In the second of our series of articles and accompanying videos in association with Virgin Money Giving, the 100% not-for-profit website, Olympians Gail Emms and Becky James traded stories about how they reached the top in their respective sports. Here, their parents, Jan Emms and David James, offer their personal insights into the making of two champions
Oh, she was stubborn as anything – Jan Emms, mother of badminton player Gail
Even though I played in the World Cup finals in Mexico in 1971, I always loved badminton. Women’s football in those days was just regarded as a joke. Boys used to watch and shout: “Show us yer tits.” To be honest, the standard was far below that of today. So as there was a super badminton club in Bedford, I played there, too. Gail came with me. Even as a baby I’d noticed she had good hand-eye coordination. So from the age of four we gave her a sawn-down racket and threw shuttlecocks at her. Back and forward for hours. When she was about twelve or thirteen she beat me for the first time.
I taught her to make sure she gave 100 per cent every time and she was always very, very, very feisty. The teenage years were pretty horrendous, but there was never any strops or racket throwing on court. Etiquette’s important. But, oh, she was as stubborn as anything. Knew it all. Couldn’t bear to lose. Competitive. Then she was also driven, determined and hard-working.
Watching her at the Olympics, I was an absolute gibbering wreck. But the excitement in Athens when she won silver – and she and Nathan were only four points from the gold – was fantastic. My husband and I were staying in a villa on a tiny Greek Island just a short sea taxi ride from Athens, but so great were the celebrations that night we missed it and I have absolutely no idea where we stayed instead. Four years later we were in Beijing where they were knocked out by the No1 seeds. But your daughter, a double Olympian – I’ll treasure those memories for the rest of my life.
Gail always says in interviews: “I looked up to my mum”, and that makes me feel really nice. It took her a long time to realise how proud she made me.
She’s competitive, but very caring and considerate too – David James, father of cyclist Becky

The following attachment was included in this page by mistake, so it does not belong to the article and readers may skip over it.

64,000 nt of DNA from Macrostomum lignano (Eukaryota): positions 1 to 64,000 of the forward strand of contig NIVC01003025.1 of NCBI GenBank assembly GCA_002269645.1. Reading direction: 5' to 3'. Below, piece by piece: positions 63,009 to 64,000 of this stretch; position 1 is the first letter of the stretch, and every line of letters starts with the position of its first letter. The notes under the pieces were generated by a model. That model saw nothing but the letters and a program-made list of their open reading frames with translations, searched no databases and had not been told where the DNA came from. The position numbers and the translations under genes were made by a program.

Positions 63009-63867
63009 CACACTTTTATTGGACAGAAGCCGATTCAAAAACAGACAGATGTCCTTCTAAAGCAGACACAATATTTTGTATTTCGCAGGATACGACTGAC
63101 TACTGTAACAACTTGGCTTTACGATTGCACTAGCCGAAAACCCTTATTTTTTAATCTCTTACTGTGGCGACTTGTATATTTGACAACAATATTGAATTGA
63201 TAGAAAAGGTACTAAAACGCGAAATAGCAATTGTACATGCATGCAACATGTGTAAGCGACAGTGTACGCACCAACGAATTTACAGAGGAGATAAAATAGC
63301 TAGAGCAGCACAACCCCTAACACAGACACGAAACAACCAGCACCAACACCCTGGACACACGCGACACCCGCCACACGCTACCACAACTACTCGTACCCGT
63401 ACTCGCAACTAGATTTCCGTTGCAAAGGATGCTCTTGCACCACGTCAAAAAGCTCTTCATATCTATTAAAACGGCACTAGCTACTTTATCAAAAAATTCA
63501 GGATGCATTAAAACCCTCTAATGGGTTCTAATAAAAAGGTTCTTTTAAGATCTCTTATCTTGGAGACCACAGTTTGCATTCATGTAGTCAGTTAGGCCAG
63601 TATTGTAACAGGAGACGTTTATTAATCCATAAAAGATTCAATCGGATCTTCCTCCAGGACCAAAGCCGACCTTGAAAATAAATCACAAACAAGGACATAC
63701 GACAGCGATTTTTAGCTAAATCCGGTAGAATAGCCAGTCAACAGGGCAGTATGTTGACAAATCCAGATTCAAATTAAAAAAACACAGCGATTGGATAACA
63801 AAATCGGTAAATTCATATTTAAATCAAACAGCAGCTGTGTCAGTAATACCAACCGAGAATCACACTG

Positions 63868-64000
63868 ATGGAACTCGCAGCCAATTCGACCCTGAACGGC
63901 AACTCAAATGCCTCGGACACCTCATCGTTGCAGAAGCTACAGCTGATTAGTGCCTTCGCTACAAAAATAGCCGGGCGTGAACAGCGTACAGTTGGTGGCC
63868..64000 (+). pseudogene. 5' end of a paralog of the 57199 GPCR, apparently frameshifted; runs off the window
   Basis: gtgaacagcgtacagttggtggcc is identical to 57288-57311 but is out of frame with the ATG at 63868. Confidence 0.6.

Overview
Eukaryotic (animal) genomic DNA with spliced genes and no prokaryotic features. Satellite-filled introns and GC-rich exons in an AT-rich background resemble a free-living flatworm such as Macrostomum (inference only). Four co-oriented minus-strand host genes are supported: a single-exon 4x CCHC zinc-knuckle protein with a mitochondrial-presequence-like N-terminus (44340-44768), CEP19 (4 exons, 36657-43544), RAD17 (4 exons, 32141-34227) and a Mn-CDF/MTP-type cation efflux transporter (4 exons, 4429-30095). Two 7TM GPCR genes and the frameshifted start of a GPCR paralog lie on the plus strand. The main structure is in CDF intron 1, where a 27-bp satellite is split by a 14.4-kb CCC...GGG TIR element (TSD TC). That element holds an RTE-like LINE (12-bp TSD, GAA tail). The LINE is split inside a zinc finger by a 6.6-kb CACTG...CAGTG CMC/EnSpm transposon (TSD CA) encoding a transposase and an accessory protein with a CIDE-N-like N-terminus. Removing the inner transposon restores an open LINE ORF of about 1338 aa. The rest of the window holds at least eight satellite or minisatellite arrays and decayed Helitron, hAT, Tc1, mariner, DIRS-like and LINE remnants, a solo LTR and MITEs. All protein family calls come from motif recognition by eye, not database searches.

All our kids are very independent. They had to be because when Bethan, our third youngest daughter, came along she was born with a number of special needs. The family was under incredible pressure and for the first couple of years it was a blur, to be honest. Becky was so caring with her younger sisters. She looked after the youngest one, Megan, like a little mum. I remember her carrying round Megan all the time. Yes, she was competitive, because she loved sport, but she was very caring and considerate, too.
Really the cycling was partly my fault. There was a time in 2001 when Bethan needed to be in hospital in Bristol for a whole summer. We decided that Christine, my wife, would stay home with all the kids – Rachel, Gareth, Becky, Ffion and Megan – and I would stay at the hospital with Bethan. There was a bike shop opposite the hospital and because I couldn’t be under the doctors’ feet the whole time, I bought myself a decent bike and went for ride around the streets occasionally. It helped during a time that was quite tough. I took the bike home with me when Bethan was released from hospital and, well, one thing led to another. Now all the kids compete in different types of events and Christine finished runner-up in the over-50’s national mountain bike championships in 2012
The kids have all been very independent because they had to look after themselves. Becky started work at 11 – along with Gareth – as a washer-upper in a friend’s pub. Rachel was already there as a waitress to save up for her showjumping. Becky and Gareth would work until the early hours of Sunday morning and then get up and go racing. Becky was mature from a very young age – and really into her baking. Half the time these days her Twitter feed is one long mass of cake.
I haven’t watched the films or read the newspapers about Rio. I’ve got my memories of being there – surreal and very emotional – and I just want to save them that way. For Christine and I it was the first time we’d gone abroad together on a flight for 29 years. We made lots of friends at the Velodrome and in Rio. It was unforgettable.
We’re so proud of Becky, especially because what she displays is her enjoyment of sport. So many people focus entirely on winning. There’s so much more and Becky exemplifies that.
ABOUT THE AUTHOR
Sue Mott is an award-winning sport journalist who has worked on radio, TV and the written press. Sue’s latest articles